Face Value in IPO refers to the valuation of a firm before the stock is publicly traded. An investment banker’s study of the firm and its prospects is frequently used to estimate the face value. This establishes the price per share that will be paid for the shares in the IPO. Once the face value has been determined, a price for each share offered in the stock market can be determined.
Meaning of Face Value in IPO
When a company issues an IPO, the face value, also known as the par value or nominal value, is the fixed value of the share determined by the company. The procedure by which a corporation acquires funds for development and expansion is known as an initial public offering (IPO).
In its accounts and share certificates, the corporation lists the face value as the initial value of its stock. In addition, the face value is always the same. It is immutable. It’s an important parameter for calculating stock market value, premiums, and returns, among other things.
You may also read about: What is DRHP and RHP?
Face Value’s Importance
The importance of Face Value in IPO is:
- Assists in determining the current value of a stock.
- Assists in calculating premiums
- It’s crucial for determining profits.
- Calculates the interest rate.
During stock splits, companies also use the face value of a stock. A stock split occurs when a firm divides its existing shares into several new shares. A stock split is when the face value of a stock is divided to make it cheaper.
Let’s say the share price of a company’s stock, which has a face value of Rs. 10, has risen to Rs. 3,000. The corporation splits one share into five to boost the number of shares and liquidity. Following the split, each share will have a face value of Rs. 2 and a share price of Rs. 600.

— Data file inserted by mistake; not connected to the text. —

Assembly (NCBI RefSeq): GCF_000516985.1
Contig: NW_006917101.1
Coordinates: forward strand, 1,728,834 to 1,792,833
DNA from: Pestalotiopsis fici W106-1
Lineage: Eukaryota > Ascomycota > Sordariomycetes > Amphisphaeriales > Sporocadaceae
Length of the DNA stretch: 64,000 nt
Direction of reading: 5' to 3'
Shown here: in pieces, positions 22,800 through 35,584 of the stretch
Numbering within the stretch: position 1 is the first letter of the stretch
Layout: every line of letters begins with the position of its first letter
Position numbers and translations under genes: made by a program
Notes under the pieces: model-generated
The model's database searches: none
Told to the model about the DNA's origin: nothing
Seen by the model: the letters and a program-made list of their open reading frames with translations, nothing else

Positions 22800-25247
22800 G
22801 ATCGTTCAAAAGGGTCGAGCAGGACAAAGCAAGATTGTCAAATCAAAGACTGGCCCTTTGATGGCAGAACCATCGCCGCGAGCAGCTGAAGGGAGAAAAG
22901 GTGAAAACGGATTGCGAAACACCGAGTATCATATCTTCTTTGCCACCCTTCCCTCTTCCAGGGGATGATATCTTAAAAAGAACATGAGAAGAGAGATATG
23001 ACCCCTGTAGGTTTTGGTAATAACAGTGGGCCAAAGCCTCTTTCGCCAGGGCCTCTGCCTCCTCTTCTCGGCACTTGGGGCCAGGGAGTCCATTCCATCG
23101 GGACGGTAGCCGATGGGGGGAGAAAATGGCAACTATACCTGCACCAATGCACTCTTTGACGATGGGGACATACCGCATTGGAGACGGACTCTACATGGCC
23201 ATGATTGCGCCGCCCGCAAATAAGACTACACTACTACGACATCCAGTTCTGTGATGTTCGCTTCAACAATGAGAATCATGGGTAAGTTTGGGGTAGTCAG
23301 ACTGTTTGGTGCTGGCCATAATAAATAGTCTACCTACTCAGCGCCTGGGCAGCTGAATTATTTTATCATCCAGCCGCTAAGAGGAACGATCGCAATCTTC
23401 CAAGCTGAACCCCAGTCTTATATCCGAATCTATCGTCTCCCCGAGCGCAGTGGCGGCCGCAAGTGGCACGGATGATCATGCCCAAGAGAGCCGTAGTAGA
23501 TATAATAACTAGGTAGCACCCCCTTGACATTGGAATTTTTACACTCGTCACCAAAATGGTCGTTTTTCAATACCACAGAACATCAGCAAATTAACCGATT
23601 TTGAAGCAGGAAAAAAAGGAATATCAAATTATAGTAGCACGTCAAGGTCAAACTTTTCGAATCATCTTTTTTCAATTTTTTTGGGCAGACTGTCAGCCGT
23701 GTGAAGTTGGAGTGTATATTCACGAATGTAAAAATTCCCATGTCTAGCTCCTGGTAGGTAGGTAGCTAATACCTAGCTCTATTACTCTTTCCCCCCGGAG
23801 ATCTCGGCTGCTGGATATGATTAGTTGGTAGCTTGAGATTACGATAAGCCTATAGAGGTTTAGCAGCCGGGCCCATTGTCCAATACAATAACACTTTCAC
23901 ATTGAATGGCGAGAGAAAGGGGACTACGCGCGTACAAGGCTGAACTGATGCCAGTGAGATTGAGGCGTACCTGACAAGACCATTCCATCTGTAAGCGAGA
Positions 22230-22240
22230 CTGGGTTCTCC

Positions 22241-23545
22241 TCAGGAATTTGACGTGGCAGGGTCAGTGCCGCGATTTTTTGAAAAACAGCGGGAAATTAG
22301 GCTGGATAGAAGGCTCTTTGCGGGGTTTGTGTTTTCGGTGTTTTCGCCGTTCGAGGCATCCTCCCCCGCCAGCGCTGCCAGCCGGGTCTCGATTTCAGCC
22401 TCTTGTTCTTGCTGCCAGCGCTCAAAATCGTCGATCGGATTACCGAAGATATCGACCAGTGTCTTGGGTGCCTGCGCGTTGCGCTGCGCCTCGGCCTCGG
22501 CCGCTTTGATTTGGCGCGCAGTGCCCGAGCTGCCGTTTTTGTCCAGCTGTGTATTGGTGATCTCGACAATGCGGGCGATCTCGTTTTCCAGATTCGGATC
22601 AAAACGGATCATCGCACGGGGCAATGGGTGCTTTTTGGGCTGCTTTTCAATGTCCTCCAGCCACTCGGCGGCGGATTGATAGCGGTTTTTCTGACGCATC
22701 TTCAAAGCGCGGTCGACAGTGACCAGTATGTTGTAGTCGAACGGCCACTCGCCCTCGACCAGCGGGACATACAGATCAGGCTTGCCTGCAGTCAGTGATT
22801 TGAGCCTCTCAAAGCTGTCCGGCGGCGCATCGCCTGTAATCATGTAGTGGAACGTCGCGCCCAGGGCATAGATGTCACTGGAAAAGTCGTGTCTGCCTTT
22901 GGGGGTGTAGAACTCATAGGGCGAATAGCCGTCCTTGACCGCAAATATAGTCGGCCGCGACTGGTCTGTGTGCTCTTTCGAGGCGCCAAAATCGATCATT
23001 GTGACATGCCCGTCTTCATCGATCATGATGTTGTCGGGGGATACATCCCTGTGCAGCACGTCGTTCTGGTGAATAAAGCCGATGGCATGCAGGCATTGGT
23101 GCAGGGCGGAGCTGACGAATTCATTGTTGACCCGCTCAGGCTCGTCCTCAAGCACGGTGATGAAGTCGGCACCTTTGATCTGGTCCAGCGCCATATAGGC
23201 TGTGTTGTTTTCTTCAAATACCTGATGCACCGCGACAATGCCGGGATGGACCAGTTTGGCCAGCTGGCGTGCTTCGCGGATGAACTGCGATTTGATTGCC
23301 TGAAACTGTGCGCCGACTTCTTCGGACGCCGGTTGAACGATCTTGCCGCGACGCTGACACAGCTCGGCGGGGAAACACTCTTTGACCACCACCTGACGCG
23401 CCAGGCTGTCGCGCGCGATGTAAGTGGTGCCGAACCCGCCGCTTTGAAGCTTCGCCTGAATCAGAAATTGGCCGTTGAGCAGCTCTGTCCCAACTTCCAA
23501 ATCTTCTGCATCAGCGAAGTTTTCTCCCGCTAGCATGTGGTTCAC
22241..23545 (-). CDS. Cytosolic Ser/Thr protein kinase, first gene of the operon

Face value is often used by businesses to calculate dividends, which are the portions of annual profits delivered to shareholders. For example, if a firm’s share with a face value of Rs. 10 is currently selling at Rs. 3,000 and the business declares a 10% dividend that implies the corporation will pay out Rs. 1 per share.
What factors go into determining face value in IPO?
Divide the company’s net worth by the number of shares issued to get the face value. The difference between a company’s assets and liabilities is its net worth. The face value of 100 new shares issued by a corporation with a net worth of Rs. 1000 will be Rs. 10.
You may also read about: What is Grey Market impact on IPO?
What are the Different Methods for Determining Offer and Market Value?
The worth of a company’s shares before it goes public is referred to as face value in business. This is also known as the stock’s par value. When a company goes public, its face value is used to calculate the price at which investors will offer shares.
Companies will elect to conduct a secondary offering or sell more stock after a particular period to raise funds for expansion or acquisitions. They accomplish this by issuing a new prospectus with updated information and selling additional shares at whatever price they want. This price can be greater or lower than the previous pricing, depending on how optimistic they are about their company’s future.
The fundamental distinction between the offer price and market value (i.e. face value) occurs in two ways:
- The corporation may wish to maintain the share price low to attract additional investors (less demand). To optimise their selling, they will set a higher offer price.
- Although the offer price is normally fixed, market pricing can change over time. Even if you purchase shares at the issue price, there is no guarantee that you will be able to sell them for the same price if you sell them later; some variance is to be expected.
For an investor who is merely looking for a profitable investment, face value is unimportant. Face value, on the other hand, is still a significant idea for a retail investor. To put it another way, learning about face values can help you measure the success of your investment if you want to become a company investor.